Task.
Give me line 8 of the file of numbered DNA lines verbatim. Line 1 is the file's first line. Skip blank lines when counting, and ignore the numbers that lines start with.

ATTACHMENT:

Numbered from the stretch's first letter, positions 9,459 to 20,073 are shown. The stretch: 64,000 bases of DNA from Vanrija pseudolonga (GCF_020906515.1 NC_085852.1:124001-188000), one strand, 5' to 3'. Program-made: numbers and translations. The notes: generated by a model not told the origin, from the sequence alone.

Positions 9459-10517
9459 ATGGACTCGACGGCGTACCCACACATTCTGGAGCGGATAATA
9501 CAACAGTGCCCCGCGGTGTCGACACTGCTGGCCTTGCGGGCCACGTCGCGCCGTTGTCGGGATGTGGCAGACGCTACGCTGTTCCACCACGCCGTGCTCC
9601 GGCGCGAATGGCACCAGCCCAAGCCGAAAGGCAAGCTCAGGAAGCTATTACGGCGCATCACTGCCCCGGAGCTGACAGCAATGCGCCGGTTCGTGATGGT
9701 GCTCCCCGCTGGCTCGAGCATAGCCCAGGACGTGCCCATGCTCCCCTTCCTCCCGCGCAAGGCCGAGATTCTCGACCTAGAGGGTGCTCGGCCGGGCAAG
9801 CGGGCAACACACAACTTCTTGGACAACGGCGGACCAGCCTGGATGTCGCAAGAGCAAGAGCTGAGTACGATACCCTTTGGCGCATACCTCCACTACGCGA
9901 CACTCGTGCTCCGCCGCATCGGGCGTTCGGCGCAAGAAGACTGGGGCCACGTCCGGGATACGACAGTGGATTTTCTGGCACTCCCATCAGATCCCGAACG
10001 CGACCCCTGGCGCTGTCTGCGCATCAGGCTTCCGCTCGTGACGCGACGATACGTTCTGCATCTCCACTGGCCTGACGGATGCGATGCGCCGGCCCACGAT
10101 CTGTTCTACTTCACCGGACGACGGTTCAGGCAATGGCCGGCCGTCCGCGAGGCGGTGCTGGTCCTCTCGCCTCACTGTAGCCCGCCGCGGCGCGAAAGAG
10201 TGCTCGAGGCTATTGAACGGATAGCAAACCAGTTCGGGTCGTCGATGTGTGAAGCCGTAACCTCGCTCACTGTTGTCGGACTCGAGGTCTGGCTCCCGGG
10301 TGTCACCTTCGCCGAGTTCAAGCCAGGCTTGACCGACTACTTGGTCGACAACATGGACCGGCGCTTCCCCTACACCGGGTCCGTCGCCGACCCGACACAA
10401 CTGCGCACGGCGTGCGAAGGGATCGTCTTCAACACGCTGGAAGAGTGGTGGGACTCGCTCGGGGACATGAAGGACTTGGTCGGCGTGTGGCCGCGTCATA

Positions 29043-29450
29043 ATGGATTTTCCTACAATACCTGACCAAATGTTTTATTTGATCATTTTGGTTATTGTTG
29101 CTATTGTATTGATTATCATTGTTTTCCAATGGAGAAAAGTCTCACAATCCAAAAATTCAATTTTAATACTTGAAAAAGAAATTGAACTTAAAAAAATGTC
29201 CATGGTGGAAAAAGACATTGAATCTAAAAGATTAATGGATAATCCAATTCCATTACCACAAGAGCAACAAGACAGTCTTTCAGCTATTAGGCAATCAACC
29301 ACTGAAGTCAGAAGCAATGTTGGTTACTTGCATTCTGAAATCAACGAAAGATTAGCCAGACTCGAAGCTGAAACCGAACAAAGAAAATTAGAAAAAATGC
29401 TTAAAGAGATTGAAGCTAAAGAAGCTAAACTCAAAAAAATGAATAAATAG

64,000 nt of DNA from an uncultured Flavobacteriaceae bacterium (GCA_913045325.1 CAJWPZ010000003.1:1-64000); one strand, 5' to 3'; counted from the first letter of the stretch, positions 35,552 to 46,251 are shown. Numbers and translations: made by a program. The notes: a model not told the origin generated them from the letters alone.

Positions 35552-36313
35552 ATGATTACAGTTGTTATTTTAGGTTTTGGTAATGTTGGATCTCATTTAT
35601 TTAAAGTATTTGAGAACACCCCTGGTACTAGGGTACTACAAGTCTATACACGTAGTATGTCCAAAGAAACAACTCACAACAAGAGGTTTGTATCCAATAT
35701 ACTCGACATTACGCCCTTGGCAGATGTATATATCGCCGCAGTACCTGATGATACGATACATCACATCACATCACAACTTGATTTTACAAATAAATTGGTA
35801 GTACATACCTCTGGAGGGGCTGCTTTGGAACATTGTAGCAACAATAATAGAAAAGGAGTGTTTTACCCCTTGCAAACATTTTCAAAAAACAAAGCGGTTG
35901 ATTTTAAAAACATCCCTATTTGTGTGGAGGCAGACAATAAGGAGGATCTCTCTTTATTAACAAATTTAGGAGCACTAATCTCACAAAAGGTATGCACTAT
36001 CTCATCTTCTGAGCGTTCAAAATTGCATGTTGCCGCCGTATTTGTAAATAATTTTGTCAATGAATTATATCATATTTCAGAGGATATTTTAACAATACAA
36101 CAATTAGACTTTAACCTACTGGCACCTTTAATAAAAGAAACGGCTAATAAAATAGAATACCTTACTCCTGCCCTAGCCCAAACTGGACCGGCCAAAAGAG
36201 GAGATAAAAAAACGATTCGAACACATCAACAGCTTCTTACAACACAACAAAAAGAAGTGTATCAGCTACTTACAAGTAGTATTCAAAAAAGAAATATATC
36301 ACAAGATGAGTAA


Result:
9901 CACTCGTGCTCCGCCGCATCGGGCGTTCGGCGCAAGAAGACTGGGGCCACGTCCGGGATACGACAGTGGATTTTCTGGCACTCCCATCAGATCCCGAACG